Rates initially rose after US midterm election, only to settle back to familiar levels afterwards. The election results confirmed our expectations: Democrats gained control of the House while Republicans held on to their majority in the Senate. In response, on Wednesday, rates briefly rose as investors’ fears about the elections and potential radical economic policy changes diminished. The divide in Congress will make it more difficult for the Trump administration to further its pro-business agenda, and usher in political gridlock that could slow economic growth. The President will likely have to rely more explicitly on executive orders to get anything done, and a second round of tax cuts will be dead-on-arrival as will most other significant legislative measures, outside of a bipartisan infrastructure initiative, which both parties want. Overall, the scenario will likely take some wind out of the Fed’s sails for continuing to hike rates throughout 2019, as any planned government-spending-driven economic boost will be curtailed just as growth begins to plateau/decline. We expect at least three more 0.25% hikes in the Fed’s current cycle regardless, and for the ascent of Treasury yields to slow as many investors use Treasuries to hedge against any weakness in global growth, stocks and emerging-market debt.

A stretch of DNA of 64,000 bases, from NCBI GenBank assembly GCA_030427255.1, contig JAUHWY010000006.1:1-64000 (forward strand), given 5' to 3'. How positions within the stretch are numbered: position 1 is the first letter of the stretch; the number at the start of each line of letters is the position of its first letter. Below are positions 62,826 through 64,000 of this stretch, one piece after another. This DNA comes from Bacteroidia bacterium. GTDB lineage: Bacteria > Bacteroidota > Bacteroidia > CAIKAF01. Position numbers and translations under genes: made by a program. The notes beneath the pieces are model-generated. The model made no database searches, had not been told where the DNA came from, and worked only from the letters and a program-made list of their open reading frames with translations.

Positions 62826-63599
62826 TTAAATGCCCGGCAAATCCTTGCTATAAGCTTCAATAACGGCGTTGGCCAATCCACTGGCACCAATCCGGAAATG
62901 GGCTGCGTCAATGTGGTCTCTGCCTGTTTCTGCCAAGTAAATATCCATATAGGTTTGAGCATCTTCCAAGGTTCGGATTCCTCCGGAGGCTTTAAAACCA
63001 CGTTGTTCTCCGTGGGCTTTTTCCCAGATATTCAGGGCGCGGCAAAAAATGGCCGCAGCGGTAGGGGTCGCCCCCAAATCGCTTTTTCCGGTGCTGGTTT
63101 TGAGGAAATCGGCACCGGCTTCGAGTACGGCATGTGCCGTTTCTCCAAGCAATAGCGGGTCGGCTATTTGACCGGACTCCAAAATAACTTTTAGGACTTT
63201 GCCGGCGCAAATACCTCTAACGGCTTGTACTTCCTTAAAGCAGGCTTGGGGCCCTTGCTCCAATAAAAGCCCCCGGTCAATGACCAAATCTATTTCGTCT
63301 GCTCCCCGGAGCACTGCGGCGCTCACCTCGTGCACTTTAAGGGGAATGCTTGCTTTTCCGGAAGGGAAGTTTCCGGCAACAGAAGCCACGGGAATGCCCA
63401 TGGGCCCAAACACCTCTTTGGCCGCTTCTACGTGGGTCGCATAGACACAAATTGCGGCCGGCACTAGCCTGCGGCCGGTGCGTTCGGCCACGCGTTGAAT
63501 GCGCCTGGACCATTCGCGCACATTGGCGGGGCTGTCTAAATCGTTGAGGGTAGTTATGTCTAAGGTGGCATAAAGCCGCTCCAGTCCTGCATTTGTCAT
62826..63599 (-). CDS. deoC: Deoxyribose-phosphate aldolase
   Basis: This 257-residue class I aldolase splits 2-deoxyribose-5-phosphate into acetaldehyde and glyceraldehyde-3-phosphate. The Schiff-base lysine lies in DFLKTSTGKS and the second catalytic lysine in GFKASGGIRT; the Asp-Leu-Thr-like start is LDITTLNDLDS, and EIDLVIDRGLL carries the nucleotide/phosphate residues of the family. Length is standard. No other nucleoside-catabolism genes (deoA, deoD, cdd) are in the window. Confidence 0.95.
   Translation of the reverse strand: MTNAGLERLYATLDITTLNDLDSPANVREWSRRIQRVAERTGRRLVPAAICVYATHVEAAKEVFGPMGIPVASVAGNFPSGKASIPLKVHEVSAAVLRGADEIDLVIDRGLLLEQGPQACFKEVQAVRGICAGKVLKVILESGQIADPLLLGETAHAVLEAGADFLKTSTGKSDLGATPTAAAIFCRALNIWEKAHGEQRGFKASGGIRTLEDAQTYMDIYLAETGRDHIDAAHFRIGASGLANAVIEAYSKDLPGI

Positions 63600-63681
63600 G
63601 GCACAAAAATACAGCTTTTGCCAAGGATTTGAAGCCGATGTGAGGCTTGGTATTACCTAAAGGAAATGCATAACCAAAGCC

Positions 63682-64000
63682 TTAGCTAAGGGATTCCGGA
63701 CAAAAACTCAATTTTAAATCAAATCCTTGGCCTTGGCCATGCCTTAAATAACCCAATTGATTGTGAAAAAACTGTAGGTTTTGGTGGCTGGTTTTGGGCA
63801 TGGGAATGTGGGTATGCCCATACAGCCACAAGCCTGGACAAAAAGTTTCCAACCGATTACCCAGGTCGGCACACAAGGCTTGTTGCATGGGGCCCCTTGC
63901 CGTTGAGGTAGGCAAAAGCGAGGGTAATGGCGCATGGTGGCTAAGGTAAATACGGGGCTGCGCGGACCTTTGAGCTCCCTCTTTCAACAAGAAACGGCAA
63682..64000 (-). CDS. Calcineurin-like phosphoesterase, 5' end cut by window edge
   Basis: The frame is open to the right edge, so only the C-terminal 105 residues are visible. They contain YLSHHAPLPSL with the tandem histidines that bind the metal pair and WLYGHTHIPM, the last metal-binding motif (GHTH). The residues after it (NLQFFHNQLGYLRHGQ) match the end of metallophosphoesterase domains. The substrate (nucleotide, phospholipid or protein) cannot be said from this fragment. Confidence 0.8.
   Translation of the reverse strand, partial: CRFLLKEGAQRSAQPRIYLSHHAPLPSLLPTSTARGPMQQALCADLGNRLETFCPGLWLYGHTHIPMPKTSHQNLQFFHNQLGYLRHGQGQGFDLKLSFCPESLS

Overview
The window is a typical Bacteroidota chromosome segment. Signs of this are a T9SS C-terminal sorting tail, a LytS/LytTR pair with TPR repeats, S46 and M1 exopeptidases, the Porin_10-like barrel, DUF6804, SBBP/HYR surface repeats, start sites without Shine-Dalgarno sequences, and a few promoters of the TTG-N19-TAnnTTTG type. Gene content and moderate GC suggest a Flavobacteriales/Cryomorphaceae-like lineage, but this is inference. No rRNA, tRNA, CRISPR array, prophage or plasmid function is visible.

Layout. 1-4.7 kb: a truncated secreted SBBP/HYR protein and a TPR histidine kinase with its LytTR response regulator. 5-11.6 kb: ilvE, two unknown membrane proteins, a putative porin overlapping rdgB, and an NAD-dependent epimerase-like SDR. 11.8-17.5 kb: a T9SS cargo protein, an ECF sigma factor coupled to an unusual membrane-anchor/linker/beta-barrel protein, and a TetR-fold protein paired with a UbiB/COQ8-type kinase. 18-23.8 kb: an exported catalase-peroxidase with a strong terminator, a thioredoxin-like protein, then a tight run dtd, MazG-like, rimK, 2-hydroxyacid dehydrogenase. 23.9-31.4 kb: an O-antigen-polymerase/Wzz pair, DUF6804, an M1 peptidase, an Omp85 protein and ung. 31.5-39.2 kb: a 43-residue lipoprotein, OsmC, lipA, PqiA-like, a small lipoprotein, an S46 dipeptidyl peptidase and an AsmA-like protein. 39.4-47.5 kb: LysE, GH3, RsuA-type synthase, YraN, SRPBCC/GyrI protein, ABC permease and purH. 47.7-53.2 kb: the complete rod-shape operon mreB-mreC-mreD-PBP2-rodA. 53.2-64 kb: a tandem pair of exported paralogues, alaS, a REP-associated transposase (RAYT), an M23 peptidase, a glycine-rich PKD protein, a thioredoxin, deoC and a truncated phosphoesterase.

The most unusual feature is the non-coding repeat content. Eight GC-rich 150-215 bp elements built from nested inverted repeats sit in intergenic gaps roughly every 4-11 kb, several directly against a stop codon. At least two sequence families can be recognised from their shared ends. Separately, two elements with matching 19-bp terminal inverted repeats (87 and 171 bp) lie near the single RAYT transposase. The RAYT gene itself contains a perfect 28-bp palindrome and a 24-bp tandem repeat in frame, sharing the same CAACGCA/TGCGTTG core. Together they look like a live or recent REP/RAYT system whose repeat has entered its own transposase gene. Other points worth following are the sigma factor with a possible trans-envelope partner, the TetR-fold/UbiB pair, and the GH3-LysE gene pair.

Rising US short-term Treasury yields prompt speculation of tightening financial conditions. The yield on the 2-year US Treasury note (2.95%) rose to its highest level since 2008 last week, following a strong US jobs report and evidence that wages rose at the fastest pace since 2009. Historically, when 2-year yields have risen relatively quickly, there has been a related drop in economic activity as higher interest rates both encourage savings and reduce the number of investment projects that make sense in a new world of higher borrowing costs.